6 Tips for Meditating While Running

6 TIPS FOR MEDITATION WHILE RUNNING

Running is an excellent exercise, both for the body mind. Studies have shown that regular running helps alleviate stress, anxiety, and depression. When you go for a daily run, you have a perfect opportunity to be alone with yourself, and get some rest from the daily problems and distractions. It is also a time which you can spend meditating.

Being mindful and meditating when running, can help you to control the body and focus on your energy and performance. And even though there is no such thing as meditation during running according to the Buddhist tradition, mainly due to the fact that diaphragmatic breathing is not possible when running at a fast pace, it can be achieved when running at a comfortable pace.
Want to give it a try? Here are 6 tips to follow for meditating when running:

1. Breathe deeply

Pay special attention to your breathing when running. Inhale deeply through the nose and exhale through the mouth. Inhaling and exhaling should last for three steps each. Focusing on your breath will help you control your body much better during the run.

2. Put some thought into your running form


You should be running with your toes facing straight forward, the torso must be pretty still and the arms pumping from the back to the front. Try running with your hands relaxed instead of making fists. If you can’t help doing fists, try to run while making OK signs with your thumbs and index fingers.

3. Pay attention to your steps
When running, you need to feel the entire sole of the feet. A heel-to-toe step must be used especially for long distance, endurance running. When sprinting, it is common to run on your toes only. If you are a bit overweight, consider getting shoes that provide sufficient cushioning and shock absorption.

4. Stop running and walk when you feel tired


Remember that you are not in a competition and that you can take breaks during your daily runs. You can still get the exercise you need, but with some occasional breaks to enjoy the view or just let your body rest for a moment.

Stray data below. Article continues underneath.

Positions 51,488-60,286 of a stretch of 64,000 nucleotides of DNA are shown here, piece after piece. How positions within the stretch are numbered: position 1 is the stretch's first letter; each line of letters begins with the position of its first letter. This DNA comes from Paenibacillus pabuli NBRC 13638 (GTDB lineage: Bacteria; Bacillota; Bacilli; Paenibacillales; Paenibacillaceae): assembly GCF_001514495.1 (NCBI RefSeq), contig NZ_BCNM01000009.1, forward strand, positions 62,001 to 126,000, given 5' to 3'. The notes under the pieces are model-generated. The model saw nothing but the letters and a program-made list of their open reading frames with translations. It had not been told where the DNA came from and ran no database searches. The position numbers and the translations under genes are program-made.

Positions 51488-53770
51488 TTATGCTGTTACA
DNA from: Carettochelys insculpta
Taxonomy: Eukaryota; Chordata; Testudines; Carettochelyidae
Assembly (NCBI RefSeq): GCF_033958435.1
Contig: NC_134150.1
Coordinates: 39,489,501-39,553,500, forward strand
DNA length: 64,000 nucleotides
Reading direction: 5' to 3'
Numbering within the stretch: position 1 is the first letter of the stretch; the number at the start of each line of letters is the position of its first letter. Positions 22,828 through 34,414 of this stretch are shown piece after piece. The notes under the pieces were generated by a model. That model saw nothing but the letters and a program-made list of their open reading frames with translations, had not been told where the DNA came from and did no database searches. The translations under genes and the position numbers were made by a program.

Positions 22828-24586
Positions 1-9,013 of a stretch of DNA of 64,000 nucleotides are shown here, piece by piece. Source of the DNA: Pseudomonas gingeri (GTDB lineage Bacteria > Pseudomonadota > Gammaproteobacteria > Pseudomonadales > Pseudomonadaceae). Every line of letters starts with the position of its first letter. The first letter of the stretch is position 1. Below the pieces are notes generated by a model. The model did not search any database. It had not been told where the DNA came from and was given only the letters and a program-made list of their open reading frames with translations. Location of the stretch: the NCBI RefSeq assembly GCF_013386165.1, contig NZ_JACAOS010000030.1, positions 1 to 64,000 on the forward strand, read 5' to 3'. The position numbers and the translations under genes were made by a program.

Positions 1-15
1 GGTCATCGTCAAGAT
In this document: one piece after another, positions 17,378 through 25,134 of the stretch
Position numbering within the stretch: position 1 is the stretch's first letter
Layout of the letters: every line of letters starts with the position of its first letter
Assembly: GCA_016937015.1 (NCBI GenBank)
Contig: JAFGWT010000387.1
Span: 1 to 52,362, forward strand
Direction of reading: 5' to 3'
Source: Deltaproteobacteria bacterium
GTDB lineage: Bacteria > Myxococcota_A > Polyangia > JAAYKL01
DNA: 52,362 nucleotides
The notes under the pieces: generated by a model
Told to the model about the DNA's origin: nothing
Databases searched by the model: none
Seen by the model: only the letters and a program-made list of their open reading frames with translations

5. Make sure you run at your most comfortable pace
If you find that you are panting and having trouble catching your breath when running, then most probably your pace is a little faster than it needs to be. Control your breath and slow down the pace so that it is comfortable enough to practice the deep breathing technique from tip 1 on this list. Keep a comfortable and steady pace.

6. Never skip the stretching before and after the run

Stretching is important for your body and will help you stay safe from running-related injuries, soreness, and other problems. Take the time to stretch all your body parts. Keep each pose for a minute while breathing deeply and slowly.

Rule of thumb
In general, when you keep your focus on your breathing and on your movements, it is less likely that your mind will get distracted by other thoughts; this will help you meditate. In time,  you will find that meditation is actually helping your running performance and that your daily runs are becoming a much more enjoyable experience than before. In fact, some runners who practice meditation have found that this helps increase and enhance the “runners high” experience. The inner joy which they experience helps change their entire perspective on their lives and relationships as well as on human existence.

Bonus – Alterative Activity – Parkour


There are alternatives to try this meditation technique such as parkour. Parkour is a great example of “meditative flow” and when the runner is experienced enough to perform the moves automatically, he can engage and derive intense pleasure from concentration on the task. It can help if you are already familiar with the meditation technique. You can watch tutorials, read books or ask for help from an expert in order to learn how to meditate. It is easier if you first practice on a treadmill, or on a route where there are lesser distractions.

Start meditating while running today! It can take some time to get used to it, but you will definitely enjoy it once you grasp the technique.

Author’s bio:

Cara Haley

Cara Haley is the editor-in-chief for Comfort Hacks where she reviews shoes for different foot issues and Fitaholic Gear where she reviews sports shoes. When she’s not running or writing, you can find her hiking, camping or spending time with her family at home. Cara is also a contributor at BookYogaRetreats.com.

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